The QTIP trust is structured to distribute the income, and the surviving spouse merely has a “qualified lifetime interest.” The marital deduction will ensure that the QTIP assets do not count as part of the decedent’s estate.
Suppose you choose for property to transfer to a QTIP trust upon your death. In that case, the executor would claim the marital deduction on the federal estate tax return by listing the related property on Schedule M to the estate tax return.
The QTIP trust will ultimately terminate when the surviving spouse passes away. At this point, the assets will be distributed to the final beneficiaries. The assets are included as part of the surviving spouse’s estate, and estate tax must be paid if combined assets are over the exemption limit.
QTIP trust vs Marital Trust
QTIP trusts are very similar to marital trusts. Some consider the QTIP to be a specific type of marital trust. These trusts can be typically be customized to meet the estate needs.
A marital trust is generally just a trust created when the first spouse passes away. The surviving spouse then has access to the assets in some capacity. It is similar to a bypass trust, which is also called an “AB” trust.
But unlike a QTIP trust, the surviving spouse will typically have complete control over assets in a marital trust. This includes access to trust assets and the ability to designate final beneficiaries.
A QTIP will generally offer more control to the grantor, but less control to the surviving spouse compared to a marital trust. The surviving spouse does not have final say in the beneficiaries and has minimal control over the assets. The spouse merely receives only the trust income. The marital trust has more flexibility and can be modified or customized to fit the situation.
Why choose a QTIP trust?
A QTIP won’t work for everybody. It is more complex to establish compared to a revocable trust and will require annual tax filings. A marital or bypass trust may work just fine. How considerable your wealth is and your desire to keep marital assets separate will dictate the extent to which you need this specific type of trust.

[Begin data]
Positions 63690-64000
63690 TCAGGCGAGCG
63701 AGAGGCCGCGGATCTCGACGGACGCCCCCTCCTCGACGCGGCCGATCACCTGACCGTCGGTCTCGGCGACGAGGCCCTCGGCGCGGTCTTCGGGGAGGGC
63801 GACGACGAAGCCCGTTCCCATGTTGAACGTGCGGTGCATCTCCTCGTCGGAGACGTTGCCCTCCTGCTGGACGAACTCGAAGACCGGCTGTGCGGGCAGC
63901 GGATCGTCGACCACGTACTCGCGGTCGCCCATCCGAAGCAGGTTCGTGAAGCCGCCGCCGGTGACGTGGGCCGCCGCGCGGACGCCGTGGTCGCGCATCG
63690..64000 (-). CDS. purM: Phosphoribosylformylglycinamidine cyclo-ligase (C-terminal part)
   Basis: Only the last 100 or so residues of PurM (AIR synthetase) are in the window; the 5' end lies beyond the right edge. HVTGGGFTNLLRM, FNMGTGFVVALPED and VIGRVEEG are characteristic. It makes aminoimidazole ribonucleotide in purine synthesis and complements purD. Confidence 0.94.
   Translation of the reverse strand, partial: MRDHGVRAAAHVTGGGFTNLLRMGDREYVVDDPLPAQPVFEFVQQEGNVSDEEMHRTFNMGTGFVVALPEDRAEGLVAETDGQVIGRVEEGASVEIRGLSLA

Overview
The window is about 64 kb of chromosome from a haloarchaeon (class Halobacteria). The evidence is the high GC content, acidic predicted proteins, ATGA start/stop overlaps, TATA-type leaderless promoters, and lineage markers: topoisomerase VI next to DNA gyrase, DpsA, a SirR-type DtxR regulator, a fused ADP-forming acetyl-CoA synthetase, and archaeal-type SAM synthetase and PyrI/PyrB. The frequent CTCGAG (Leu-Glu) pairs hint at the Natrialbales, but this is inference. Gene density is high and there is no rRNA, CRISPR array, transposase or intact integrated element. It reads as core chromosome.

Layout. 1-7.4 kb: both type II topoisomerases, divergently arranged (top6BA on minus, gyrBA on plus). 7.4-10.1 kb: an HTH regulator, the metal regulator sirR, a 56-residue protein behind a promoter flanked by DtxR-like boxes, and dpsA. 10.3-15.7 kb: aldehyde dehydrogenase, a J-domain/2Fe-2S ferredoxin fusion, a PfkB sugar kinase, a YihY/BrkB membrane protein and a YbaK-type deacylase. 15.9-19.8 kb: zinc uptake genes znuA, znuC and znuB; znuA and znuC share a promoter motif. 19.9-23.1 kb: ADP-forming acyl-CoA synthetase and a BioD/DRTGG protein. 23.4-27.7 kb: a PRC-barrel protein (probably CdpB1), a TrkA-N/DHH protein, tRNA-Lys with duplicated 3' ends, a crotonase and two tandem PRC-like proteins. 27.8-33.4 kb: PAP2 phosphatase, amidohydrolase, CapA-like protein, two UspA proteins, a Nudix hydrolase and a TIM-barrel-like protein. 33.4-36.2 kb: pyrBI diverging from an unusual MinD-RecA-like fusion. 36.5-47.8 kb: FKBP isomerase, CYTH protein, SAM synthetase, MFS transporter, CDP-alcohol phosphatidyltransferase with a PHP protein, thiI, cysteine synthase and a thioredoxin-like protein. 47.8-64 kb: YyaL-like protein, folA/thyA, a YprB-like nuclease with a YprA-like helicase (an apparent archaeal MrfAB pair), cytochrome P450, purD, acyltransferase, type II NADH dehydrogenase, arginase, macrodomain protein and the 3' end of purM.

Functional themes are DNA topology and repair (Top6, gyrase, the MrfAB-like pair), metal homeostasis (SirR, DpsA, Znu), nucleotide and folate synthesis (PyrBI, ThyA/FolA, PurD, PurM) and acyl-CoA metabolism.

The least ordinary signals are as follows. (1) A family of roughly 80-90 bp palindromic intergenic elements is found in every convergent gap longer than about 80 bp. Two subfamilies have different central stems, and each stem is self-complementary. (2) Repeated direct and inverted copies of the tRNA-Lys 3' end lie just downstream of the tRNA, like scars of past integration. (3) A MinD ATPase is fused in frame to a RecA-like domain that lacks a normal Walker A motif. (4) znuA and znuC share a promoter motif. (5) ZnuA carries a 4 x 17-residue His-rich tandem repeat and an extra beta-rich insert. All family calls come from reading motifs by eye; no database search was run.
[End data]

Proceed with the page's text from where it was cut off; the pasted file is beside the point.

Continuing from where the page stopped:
Estate tax deferral
The QTIP will help reduce estate taxes because any potential estate taxes are deferred until the surviving spouse’s death. The surviving spouse may have to pay estate tax once they pass away, depending on the size of the estate and the estate tax exemption on the date of death.
The truth is that most people don’t have assets that exceed the estate tax exemption. But if desired, a credit shelter trust can be established in addition to the QTIP trust.
Protection from family members or a second spouse
A QTIP can work great when there is a blended family. For example, if a surviving spouse gets remarried, the assets will not ultimately go to the surviving spouse and the new spouse.
You can set up a QTIP trust that distributes the income to the spouse, but the assets can ultimately go to a child from a prior marriage. The child would be the final beneficiary. This allows planning when multiple spouses and children are involved.
The QTIP can be established with your child as the final beneficiary while your spouse would receive the income distribution. If the surviving spouse remarries and has a child with a new partner, they cannot redirect the QTIP trust assets to their new child.
QTIP Trust Sample & Example
The good news is that all irrevocable trusts will offer some form of credit or asset protection. Since the surviving spouse has the right to receive income, the chance of exposing the assets to legal issues is lower.
The assets also do not count toward Medicare limits. The QTIP will help any surviving spouse qualify for long-term care as long as their income is below the Medicare eligibility requirements.
Revocable or Irrevocable?
Individuals who become incapacitated and haven’t planned can have a guardian appointed by the court. The guardian would have legal authority over the finances, including funds in a revocable living trust. Still, they won’t be able to touch assets in an irrevocable trust such as a QTIP.